A modern AV receiver is a marvelous piece of machinery that’s responsible for some of the key performance aspects in a home theatre, in both the audio and video domains. Today’s AV receivers are available in a wild range of prices, from entry-level models starting at just a few hundred dollars to flagship models that retail for several thousand dollars. The introduction of the Blu-ray format and various versions of HDMI prompted manufacturers to release a plethora of new AV receiver models over the last few years, each new model trumping the feature list of the previous generation. Manufacturers have been racing to be the first to introduce the latest and greatest features in their newest AV receivers. As a result, somewhere along the line, audio – arguably the most important job of an AV receiver – may have gotten the short end of the stick.

Luckily Arcam didn’t get caught up in the “feature race”. In fact, the company has been rather slow to introduce new technologies and features into their line-up of receivers. That’s because Arcam clearly prefers quality over quantity. Earlier this winter, we asked Canadian distributor Erikson Consumer to send us the Arcam FMJ AVR600 AV receiver for evaluation. The AVR600 is priced at $5999 and sits at the top of the company’s two receiver line-up. Although it’s a middle range model for Arcam, this receiver is clearly in the top echelon of the receiver market.

The AVR600 delivers 120 watts of continuous power to each of it seven channels into 4 or 8 ohm loads, with all seven channels driven at 1 kHz. Unlike most modern receivers that use digital or class D amps, this receiver utilizes a class G topology amp and a huge toroidal power transformer. This unique design shifts the signal among output transistors that operate at different voltages – something called rail switching. This helps to save energy since not all of the output devices need to be active at the same time. The benefit of this topology is the ability to get more voltage swing into 8 ohms without getting too hot. The AVR600′s designers opted for absolute quality over the highest possible quantity of output.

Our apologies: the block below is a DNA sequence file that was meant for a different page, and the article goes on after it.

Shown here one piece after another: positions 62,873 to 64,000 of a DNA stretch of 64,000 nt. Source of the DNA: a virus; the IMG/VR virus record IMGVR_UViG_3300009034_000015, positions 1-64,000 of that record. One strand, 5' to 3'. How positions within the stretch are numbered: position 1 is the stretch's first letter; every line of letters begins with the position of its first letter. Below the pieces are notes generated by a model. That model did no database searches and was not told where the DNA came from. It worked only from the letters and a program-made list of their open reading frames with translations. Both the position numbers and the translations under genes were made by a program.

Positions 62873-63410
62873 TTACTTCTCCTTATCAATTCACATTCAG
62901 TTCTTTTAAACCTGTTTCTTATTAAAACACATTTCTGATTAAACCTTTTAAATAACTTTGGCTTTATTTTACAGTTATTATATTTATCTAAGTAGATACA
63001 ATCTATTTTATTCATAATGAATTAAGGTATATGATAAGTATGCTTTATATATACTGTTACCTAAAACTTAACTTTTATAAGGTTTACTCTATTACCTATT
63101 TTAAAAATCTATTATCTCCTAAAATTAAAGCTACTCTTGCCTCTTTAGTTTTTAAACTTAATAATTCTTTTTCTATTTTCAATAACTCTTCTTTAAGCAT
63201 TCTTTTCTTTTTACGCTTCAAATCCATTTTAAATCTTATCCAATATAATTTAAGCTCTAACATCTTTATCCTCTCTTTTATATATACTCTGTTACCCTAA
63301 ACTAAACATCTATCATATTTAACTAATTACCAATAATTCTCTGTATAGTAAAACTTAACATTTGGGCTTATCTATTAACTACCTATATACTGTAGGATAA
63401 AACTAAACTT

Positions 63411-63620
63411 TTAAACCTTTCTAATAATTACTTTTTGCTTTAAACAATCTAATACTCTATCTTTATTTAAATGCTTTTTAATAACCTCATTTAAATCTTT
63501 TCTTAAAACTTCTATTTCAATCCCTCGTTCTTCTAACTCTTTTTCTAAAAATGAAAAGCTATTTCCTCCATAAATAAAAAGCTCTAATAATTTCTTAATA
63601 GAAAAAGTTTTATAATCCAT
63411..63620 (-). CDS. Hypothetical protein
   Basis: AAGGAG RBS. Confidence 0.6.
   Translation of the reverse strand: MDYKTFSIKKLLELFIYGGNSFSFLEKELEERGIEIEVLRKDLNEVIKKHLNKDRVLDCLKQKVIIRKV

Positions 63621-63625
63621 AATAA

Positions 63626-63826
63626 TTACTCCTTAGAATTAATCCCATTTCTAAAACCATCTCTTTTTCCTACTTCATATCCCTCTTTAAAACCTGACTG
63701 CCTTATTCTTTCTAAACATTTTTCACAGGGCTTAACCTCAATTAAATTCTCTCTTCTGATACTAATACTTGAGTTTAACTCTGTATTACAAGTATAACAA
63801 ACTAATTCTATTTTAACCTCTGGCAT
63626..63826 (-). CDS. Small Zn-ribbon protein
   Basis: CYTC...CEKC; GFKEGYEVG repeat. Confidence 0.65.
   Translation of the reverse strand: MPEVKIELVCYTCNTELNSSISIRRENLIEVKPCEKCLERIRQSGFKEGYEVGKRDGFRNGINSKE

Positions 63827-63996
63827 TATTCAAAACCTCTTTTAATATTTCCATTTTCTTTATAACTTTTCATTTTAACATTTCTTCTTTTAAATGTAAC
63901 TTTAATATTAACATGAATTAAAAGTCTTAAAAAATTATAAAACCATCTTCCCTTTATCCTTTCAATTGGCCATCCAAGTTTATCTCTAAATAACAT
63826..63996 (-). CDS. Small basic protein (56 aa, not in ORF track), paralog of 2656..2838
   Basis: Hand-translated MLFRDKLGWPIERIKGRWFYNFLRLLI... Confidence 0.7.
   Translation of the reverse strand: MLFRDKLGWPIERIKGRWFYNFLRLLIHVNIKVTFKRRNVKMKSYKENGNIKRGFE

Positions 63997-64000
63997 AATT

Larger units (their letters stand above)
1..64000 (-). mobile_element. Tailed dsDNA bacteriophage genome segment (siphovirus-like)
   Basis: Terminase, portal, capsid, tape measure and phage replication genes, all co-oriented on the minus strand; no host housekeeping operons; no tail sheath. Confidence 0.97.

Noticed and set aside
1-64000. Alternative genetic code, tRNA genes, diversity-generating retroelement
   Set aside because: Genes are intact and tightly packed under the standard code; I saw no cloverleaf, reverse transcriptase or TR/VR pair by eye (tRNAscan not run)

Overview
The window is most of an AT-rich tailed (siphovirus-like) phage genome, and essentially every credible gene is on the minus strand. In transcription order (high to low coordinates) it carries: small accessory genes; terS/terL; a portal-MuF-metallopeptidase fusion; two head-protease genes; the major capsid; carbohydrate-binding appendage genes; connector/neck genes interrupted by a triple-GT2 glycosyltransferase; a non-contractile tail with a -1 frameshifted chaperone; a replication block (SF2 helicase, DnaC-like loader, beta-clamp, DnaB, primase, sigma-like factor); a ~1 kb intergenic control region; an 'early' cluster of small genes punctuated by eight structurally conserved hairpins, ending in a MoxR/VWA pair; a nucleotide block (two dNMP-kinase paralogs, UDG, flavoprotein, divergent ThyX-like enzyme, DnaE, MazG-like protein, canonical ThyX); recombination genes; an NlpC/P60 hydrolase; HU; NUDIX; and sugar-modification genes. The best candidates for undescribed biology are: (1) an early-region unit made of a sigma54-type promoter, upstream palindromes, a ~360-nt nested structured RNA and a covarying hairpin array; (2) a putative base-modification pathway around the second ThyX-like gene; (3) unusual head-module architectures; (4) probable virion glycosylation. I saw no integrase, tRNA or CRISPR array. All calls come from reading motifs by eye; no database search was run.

Aside from the unique amp design, the AVR600 offers all essential technologies that you’d expect to find in a modern receiver. Its audio decoders can handle all the latest audio formats found on Blu-ray discs including Dolby Digital Plus, Dolby TrueHD, DTS-HD High Resolution Audio and DTS-HD Master Audio. The Dolby Volume feature helps to produce sound that’s true to the original recording, at any volume level, and maintains the same volume level across all content. The AVR600 includes Arcam’s proprietary auto setup and room correction to ease the initial setup and reduce problems with room acoustics. Running the auto setup calculates a room EQ, which can then be applied to each source independently. The Pixelworks video processor allows various picture aspects to be adjusted for each of its video inputs. Adjustments can be made to brightness, contrast, colour, picture mode, edge enhancement, and noise reduction for mosquito, block and other noise. In addition to being used in the main room, the AVR600 can be setup to control audio and video in a second zone, and audio-only in a third zone. Two HDMI outputs, which can be used with a TV and a projector for example, top up the feature list.

The AVR600′s video inputs include 5 HDMI, 5 component video, 5 S-video and 5 composite video. On the audio side, multi-channel 7.1 analogue inputs are provided for DVD-A or SACD sources, and a phono input is provided for turntable owners.

The remote is pretty basic compared to other receiver remotes, although it is fully backlit. Its buttons are mostly the same shape and rather small which makes it tricky to remember what’s where. Finding the volume buttons in the dark was always difficult since they don’t stand out from the rest.

I began my listening tests with the Dire Straits: Brothers in Arms SACD, an absolute must-have album for multi-channel music fans. The phenomenal surround mix on this disc brings the music alive in three dimensions by effectively utilizing the rear channels. The AVR600 rendered a delightful midrange and fine, detailed highs. The overall sound presentation, especially in the midrange, had a glowing warmth to it – as if I was listening to my much-beloved Fatman iTube 452 integrated tube amp. I think I may have fallen in love with the sound of the AVR600 at first sight.